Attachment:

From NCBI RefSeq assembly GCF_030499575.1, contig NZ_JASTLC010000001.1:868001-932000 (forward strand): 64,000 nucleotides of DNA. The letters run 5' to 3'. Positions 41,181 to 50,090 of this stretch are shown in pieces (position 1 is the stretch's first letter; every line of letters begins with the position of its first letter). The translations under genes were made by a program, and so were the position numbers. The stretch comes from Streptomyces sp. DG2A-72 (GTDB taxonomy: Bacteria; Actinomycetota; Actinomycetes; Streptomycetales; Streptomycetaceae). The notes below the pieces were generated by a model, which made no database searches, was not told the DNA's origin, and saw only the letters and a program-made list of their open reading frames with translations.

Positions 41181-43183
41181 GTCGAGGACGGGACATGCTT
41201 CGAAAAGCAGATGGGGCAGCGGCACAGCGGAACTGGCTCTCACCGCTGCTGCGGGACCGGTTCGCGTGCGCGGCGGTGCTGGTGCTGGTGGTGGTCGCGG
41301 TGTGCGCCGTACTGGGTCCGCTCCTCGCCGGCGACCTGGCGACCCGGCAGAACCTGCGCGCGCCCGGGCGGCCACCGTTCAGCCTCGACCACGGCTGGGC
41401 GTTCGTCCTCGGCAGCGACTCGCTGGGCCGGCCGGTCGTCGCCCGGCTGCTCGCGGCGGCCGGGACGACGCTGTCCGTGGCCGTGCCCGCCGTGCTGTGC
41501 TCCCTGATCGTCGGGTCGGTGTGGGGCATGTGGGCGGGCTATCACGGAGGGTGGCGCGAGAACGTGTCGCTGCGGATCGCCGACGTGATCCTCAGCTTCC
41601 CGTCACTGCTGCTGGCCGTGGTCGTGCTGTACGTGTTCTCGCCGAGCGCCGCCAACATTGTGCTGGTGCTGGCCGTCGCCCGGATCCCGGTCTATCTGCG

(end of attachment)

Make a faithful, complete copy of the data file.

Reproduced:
From NCBI RefSeq assembly GCF_030499575.1, contig NZ_JASTLC010000001.1:868001-932000 (forward strand): 64,000 nucleotides of DNA. The letters run 5' to 3'. Positions 41,181 to 50,090 of this stretch are shown in pieces (position 1 is the stretch's first letter; every line of letters begins with the position of its first letter). The translations under genes were made by a program, and so were the position numbers. The stretch comes from Streptomyces sp. DG2A-72 (GTDB taxonomy: Bacteria; Actinomycetota; Actinomycetes; Streptomycetales; Streptomycetaceae). The notes below the pieces were generated by a model, which made no database searches, was not told the DNA's origin, and saw only the letters and a program-made list of their open reading frames with translations.

Positions 41181-43183
41181 GTCGAGGACGGGACATGCTT
41201 CGAAAAGCAGATGGGGCAGCGGCACAGCGGAACTGGCTCTCACCGCTGCTGCGGGACCGGTTCGCGTGCGCGGCGGTGCTGGTGCTGGTGGTGGTCGCGG
41301 TGTGCGCCGTACTGGGTCCGCTCCTCGCCGGCGACCTGGCGACCCGGCAGAACCTGCGCGCGCCCGGGCGGCCACCGTTCAGCCTCGACCACGGCTGGGC
41401 GTTCGTCCTCGGCAGCGACTCGCTGGGCCGGCCGGTCGTCGCCCGGCTGCTCGCGGCGGCCGGGACGACGCTGTCCGTGGCCGTGCCCGCCGTGCTGTGC
41501 TCCCTGATCGTCGGGTCGGTGTGGGGCATGTGGGCGGGCTATCACGGAGGGTGGCGCGAGAACGTGTCGCTGCGGATCGCCGACGTGATCCTCAGCTTCC
41601 CGTCACTGCTGCTGGCCGTGGTCGTGCTGTACGTGTTCTCGCCGAGCGCCGCCAACATTGTGCTGGTGCTGGCCGTCGCCCGGATCCCGGTCTATCTGCG